Is it indeed, as liberal feminist narratives have held for five decades, the outcome of attacks on the nation’s women as a whole, by sadistic, misogynist, paternalistic old white men?

Or does the end of Roe represent something very different?

I believe that the Dobbs decision was an almost inevitable reaction to devastating overreach by the organized pro-choice movement, especially in the last twenty years.

I also believe that it represents not a defeat of women, but rather that it is a testament to the reality of the evolution of women’s growing authority and power in this country.

Before you throw your computer across the room, or doxx or deplatform me (hard to do, as I‘ve been deplatformed five times already), please hear me out.

I am pro-choice, in the sense that in no way, hard as I have tried, can I see how women can have basic equality or self-determination in any society if they cannot choose to terminate a pregnancy within the first trimester. I’ve explained my tortured feelings about this issue in a 1995 essay that has been widely reproduced over the years, Our Bodies, Our Souls: Rethinking Pro-Choice Rhetoric. [This essay is elsewhere in this Substack, and also here: https://lib.tcu.edu/staff/bellinger/abortion/wolf-our-bodies.pdf]

In this essay, I warned that while I was pro-choice, I also recognized that the death of a fetus is a real death, and that an abortion always represents a loss’; that we as feminists risked becoming increasingly hard-hearted and soulless if we continued to embrace a discourse in which a fetus was merely “a clump of cells”, if we persisted in pretending that abortion was spiritually meaningless, and if we continued to posit that a second- or even third trimester abortions were nothing more bloody or catastrophic than “personal choices”.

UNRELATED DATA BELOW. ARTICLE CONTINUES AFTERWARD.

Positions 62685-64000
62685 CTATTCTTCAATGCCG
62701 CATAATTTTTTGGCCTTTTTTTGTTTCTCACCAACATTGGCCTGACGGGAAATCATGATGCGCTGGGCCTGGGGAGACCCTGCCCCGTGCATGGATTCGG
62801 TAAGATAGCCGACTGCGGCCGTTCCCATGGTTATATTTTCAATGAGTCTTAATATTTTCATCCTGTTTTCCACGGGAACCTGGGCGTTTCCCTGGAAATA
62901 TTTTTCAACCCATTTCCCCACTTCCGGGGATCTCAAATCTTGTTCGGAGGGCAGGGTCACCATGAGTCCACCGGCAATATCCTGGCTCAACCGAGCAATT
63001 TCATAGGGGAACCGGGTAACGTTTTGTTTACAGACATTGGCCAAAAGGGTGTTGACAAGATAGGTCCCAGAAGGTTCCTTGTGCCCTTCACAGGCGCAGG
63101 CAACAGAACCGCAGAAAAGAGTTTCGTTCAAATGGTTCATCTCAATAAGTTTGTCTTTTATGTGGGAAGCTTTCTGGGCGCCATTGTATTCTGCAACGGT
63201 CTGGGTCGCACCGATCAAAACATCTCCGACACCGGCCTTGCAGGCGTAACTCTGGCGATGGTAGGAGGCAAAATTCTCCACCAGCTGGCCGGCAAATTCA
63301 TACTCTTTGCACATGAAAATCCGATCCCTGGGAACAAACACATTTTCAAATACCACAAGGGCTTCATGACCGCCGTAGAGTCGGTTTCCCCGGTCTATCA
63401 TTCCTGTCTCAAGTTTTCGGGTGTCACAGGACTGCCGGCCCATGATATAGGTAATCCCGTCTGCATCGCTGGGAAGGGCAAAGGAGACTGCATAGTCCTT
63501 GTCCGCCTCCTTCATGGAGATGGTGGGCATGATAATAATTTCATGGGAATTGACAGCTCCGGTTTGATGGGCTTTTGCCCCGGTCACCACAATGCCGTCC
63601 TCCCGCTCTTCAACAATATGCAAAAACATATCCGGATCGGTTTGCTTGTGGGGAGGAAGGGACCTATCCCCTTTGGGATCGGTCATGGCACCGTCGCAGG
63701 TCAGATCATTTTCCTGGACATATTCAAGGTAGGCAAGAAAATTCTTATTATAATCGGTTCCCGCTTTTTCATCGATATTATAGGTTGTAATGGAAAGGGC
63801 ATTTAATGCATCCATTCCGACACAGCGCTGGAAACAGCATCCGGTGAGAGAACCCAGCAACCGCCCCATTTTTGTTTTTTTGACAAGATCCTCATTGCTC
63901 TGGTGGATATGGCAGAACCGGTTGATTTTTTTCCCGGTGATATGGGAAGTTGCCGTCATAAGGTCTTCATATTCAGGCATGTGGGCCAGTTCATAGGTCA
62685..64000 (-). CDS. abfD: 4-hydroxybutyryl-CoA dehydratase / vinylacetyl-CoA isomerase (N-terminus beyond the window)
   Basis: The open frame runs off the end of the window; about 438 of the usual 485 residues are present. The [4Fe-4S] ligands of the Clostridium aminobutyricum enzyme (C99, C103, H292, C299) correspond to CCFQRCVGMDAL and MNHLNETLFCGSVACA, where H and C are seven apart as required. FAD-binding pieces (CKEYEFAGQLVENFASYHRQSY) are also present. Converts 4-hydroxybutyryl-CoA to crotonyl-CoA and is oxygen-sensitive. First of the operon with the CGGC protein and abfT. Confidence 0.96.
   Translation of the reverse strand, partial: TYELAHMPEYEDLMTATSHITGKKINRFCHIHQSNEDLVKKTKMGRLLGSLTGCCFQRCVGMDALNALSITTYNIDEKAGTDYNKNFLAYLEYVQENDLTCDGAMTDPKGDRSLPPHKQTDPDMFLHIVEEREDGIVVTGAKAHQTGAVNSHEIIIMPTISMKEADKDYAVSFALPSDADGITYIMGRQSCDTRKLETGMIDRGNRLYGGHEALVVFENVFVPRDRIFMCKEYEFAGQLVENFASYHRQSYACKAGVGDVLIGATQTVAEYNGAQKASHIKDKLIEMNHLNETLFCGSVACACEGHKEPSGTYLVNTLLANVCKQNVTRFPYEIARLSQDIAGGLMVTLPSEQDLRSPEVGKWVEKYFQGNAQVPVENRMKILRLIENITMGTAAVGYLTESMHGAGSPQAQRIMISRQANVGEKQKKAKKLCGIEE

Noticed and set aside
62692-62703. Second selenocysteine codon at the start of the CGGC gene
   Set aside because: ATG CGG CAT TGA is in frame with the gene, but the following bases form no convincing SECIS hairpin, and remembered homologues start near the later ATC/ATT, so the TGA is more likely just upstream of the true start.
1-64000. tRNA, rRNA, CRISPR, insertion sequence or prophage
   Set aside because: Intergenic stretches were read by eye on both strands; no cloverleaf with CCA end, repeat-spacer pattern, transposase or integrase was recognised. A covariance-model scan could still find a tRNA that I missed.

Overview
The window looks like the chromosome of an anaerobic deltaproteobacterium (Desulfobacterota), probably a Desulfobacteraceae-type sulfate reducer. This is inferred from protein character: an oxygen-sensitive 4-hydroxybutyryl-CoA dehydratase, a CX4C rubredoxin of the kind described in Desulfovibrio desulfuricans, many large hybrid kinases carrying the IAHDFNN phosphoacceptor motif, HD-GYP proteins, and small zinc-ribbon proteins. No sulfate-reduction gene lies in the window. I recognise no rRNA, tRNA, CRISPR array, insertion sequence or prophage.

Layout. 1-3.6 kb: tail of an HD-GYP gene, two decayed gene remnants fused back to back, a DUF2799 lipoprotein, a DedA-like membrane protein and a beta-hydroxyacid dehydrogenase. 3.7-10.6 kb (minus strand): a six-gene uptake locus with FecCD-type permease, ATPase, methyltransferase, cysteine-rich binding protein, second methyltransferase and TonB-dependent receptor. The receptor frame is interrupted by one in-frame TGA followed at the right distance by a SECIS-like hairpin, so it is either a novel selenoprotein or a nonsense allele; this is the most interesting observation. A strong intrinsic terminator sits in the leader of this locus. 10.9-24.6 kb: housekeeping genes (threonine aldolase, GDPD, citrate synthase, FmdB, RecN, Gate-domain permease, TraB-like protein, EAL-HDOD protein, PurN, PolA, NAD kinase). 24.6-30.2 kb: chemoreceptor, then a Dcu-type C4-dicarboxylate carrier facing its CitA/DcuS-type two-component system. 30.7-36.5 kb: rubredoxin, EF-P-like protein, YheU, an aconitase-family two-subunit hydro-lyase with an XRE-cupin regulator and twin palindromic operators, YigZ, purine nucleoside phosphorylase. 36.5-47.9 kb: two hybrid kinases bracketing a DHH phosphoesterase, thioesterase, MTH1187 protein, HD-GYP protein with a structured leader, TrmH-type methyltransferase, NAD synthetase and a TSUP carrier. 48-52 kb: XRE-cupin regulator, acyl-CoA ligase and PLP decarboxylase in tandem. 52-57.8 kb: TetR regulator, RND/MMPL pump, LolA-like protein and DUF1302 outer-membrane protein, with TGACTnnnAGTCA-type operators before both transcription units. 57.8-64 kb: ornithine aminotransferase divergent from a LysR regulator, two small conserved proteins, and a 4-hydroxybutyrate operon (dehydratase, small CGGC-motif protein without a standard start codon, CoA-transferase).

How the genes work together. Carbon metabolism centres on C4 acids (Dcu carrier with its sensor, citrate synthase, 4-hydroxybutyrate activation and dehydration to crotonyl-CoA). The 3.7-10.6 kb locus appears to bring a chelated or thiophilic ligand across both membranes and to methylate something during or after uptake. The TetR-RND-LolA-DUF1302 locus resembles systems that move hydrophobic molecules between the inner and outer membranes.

I also warned that such mechanistic, amoral language and such increasingly monstrous policies would eventually also create a political scenario that in time was certain to lose: these policies would eventually lose us the reasonable middle: the majority of the country that supports abortion rights in the first trimester but that withdraws its support progressively as pregnancies progress.

I don’t mean always to be Cassandra. It is a drag. But nota bene, that is exactly what has come about in this past week.

Today, a woman — a woman — posted to me on Gettr: “I have always been on [board] with 1st trimester abortions. But when they started pushing for late term abortions I could no longer go along with that. So if I am forced to choose full term abortions or no abortions, I am going to side with no abortions. The left just had to keep pushing and that is where I draw the line. I am hoping that we can come together and dial back the insanity.”

I agree with this Everywoman. But organized feminist pro-choice activists increasingly ignored those millions who shared this woman’s reasoned position, and did so to their own destruction.